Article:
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CROSS Safety Report

Brick bridge collapse

Report ID: 138 Published: 1 October 2008 Region: CROSS-UK

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Overview

A historic bridge collapsed minutes after workers fled to safety.

Key Learning Outcomes

For asset owners/managers:

  • Putting a process in place for the inspection, assessment and monitoring of assets that can be affected by scour and erosion can help to protect your assets

  • Be aware that management plans may need to account for the consequential effects that climate change and rising sea levels may have on infrastructure

For civil and structural design engineers:

  • Be aware of the risks associated with scour and erosion during the design of elements subjected to hydraulic actions

  • Design against scour should be robust as collapses due to scour and erosion can happen suddenly and without any warning

Full Report

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A historic bridge collapsed minutes after workers fled to safety (Figure 1). They had been reinforcing the flood weakened foundations of the bridge when a crack was seen; then two of the three spans of the brick arch bridge fell. It had been closed to traffic for repairs to scoured foundations and engineers apparently said that prior to the collapse there had been no signs of any structural damage, and no indication it would give way.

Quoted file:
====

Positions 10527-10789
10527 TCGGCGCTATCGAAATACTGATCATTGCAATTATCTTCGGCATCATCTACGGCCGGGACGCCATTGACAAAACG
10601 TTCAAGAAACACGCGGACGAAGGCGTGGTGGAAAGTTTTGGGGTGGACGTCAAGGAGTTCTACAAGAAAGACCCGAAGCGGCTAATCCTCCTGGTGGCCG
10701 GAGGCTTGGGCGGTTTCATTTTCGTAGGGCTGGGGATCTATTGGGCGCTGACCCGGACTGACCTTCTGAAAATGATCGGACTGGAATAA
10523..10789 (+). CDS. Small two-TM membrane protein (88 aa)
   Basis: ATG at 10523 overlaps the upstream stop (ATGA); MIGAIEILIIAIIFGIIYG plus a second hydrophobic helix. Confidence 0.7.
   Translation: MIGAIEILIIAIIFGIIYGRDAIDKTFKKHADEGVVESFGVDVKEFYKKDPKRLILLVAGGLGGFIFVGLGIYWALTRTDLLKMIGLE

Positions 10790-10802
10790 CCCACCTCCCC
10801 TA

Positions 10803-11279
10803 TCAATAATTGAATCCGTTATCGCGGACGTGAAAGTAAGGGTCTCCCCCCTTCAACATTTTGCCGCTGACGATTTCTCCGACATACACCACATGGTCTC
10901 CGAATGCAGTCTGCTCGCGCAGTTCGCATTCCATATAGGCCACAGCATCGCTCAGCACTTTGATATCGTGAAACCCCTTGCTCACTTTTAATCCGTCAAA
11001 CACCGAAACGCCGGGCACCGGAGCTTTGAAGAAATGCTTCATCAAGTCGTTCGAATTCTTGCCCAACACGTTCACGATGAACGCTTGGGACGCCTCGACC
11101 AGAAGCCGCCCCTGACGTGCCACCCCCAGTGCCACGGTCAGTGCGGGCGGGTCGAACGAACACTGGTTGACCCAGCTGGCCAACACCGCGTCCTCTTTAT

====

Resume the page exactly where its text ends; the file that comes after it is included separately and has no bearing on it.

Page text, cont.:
Image
Figure 1: collapsed bridge

Investigations are being carried out into the cause of the collapse and the bridge will be rebuilt. Whilst no-one could have forecasted how soon collapse could occur, says the reporter, it does beg the question that if the scour was deep/wide enough, perhaps horizontal props should have been installed as soon as possible after the Bridge Inspection that picked it up.

Expert Panel Comments

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Expert Panels comment on the reports we receive. They use their experience to help you understand what can be learned from the reports. If you would like to know more, please visit the CROSS-UK Expert Panels page.

By far the most common cause of bridge failure worldwide is scour, and this is an example. The age of the bridge is significant because older bridges are more likely to have foundations of inadequate depth. The fact that it was a masonry arch may not have contributed to the cause of failure. In general river bridges need adequately maintained river training works, and regular reassessments of the future magnitudes of hydraulic flows, and the adequacy of the training works to contain them. Those repairing damaged structures need to pay special attention to the process of how it is done. In many case preliminary works may be required to prevent further damage and or make the structure safe so that the repair work can start.

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